From Academic Kids

Formerly Called The BBC Television Service (until April 1964)
Launched:November 2 1936
Audience Share (Aug 2004[1] ( 22.6%
Owned By:BBC
Terrestrial Analogue:Usually Channel 1
Terrestrial Digital:Freeview Channel 1
Satellite:Sky Digital Channel 101
Cable:NTL Channel 101

Telewest Channel 101

BBC One (or BBC1 as it was formerly styled) is the oldest television station in the United Kingdom, and indeed, the world. It is the primary channel of the British Broadcasting Corporation, and first broadcast as the 'BBC Television Service' on November 2, 1936, although the BBC had been broadcasting experimental and test transmissions in a variety of formats since 1929. The station held a complete monopoly on television broadcasting in the UK until ITV was launched in 1955.



Missing image
The transmission mast above the BBC wing of Alexandra Palace, home of BBC One from 1936 until the early 1950s, photographed in 2001.
The earliest broadcasts used the 210-line Baird system and the 405-line Marconi-EMI system on alternate weeks. However the Baird system proved too cumbersome and by early 1937 had been dropped. The station was based in a converted wing of Alexandra Palace in London, housing two studios, various scenery stores, make-up areas, dressing rooms and so forth, and even the transmitter itself. The Palace was the home base of the channel until the early 1950s when the majority of production moved to the Lime Grove Studios, and then in 1960 the headquarters moved to the purpose-built BBC Television Centre at White City, also in London, where the channel is based to this day.

On September 1, 1939, two days before Britain declared war on Germany, the station was unceremoniously taken off air at 12:10pm after the broadcast of the Mickey Mouse cartoon, Mickey's Gala Première. The last words broadcast were of a caricature of Greta Garbo saying "Ah tank ah kiss you now". It was feared that the VHF transmissions would act as a beacon to enemy aircraft homing in on London—also, many of the television service's technical staff and engineers would be needed for the war effort, in particular on the RADAR programme. The television channel returned on June 7, 1946 at 3pm. Jasmine Bligh, one of the original announcers, made the first announcement saying "Remember me?" Remarkably, the programming continued with the same Mickey Mouse cartoon of 1939, introduced with the announcement: "As we were saying before we were so rudely interrupted..."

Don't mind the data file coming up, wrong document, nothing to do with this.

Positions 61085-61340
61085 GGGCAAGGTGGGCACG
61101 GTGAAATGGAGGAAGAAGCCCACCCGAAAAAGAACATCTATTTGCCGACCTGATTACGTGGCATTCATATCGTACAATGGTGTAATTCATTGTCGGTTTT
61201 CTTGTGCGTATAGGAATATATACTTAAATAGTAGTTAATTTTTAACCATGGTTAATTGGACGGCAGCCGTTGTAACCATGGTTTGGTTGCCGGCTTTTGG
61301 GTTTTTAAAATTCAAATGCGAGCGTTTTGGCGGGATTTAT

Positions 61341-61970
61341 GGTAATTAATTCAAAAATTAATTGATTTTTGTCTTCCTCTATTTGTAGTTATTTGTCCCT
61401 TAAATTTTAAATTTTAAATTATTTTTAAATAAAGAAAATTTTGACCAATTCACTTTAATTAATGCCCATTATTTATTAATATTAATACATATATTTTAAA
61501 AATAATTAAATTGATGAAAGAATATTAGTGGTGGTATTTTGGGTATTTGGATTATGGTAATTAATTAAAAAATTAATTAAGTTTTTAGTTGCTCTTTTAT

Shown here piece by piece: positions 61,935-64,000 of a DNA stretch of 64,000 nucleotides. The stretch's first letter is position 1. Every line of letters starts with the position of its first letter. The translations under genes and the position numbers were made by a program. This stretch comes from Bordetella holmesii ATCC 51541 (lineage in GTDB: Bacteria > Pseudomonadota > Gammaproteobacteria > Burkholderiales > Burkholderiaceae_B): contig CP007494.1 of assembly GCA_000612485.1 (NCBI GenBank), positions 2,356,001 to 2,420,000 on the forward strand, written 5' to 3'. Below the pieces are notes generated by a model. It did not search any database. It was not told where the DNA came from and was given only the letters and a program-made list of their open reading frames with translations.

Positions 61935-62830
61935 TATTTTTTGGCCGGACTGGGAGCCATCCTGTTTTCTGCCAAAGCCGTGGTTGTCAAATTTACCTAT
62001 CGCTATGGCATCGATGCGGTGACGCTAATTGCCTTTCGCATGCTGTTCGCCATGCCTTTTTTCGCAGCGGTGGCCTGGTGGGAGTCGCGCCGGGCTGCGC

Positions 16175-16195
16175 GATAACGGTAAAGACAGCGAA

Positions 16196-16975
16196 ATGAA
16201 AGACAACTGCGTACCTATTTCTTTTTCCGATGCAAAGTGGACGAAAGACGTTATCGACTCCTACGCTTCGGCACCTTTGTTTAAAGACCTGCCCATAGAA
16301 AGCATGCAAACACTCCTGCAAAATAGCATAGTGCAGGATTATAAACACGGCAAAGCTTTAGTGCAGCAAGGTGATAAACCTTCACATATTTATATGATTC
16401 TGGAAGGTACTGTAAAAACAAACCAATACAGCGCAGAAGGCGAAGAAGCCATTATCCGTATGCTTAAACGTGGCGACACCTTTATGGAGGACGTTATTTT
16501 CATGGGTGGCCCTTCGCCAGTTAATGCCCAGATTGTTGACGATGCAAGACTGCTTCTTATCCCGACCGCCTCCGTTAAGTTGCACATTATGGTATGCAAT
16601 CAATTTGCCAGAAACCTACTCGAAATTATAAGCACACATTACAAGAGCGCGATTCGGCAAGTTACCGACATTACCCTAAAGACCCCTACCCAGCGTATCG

Missing image
An Emitron camera, of the type that would have been used to make the earliest 405-line programmes broadcast on the channel. This particular example is a dummy constructed for the 1986 BBC drama Fools on the Hill, which depicted the early days of the station.

Initially, the station's range was officially only within a twenty-five mile radius of the Alexandra Palace transmitter—in practice, however, transmissions could be picked up a good deal further away, and on one occasion in 1938 were picked up by engineers at RCA in New York, who were experimenting with a British television set. They filmed the static-ridden output they got on their screen, and this poor-quality, mute film footage is the only surviving record of 1930s British television filmed directly from the screen. However, some images of programmes do survive in newsreels, which also contain some footage shot in studios while programmes were being made, giving a feel for what was being done, albeit without directly replicating what was being shown on screen.

By the outbreak of war in 1939, there were an estimated 30,000 to 40,000 television sets in London. Coverage extended to Birmingham in 1948 with the opening of the Sutton Coldfield television transmitter, and by the early 1950s the entire country was covered.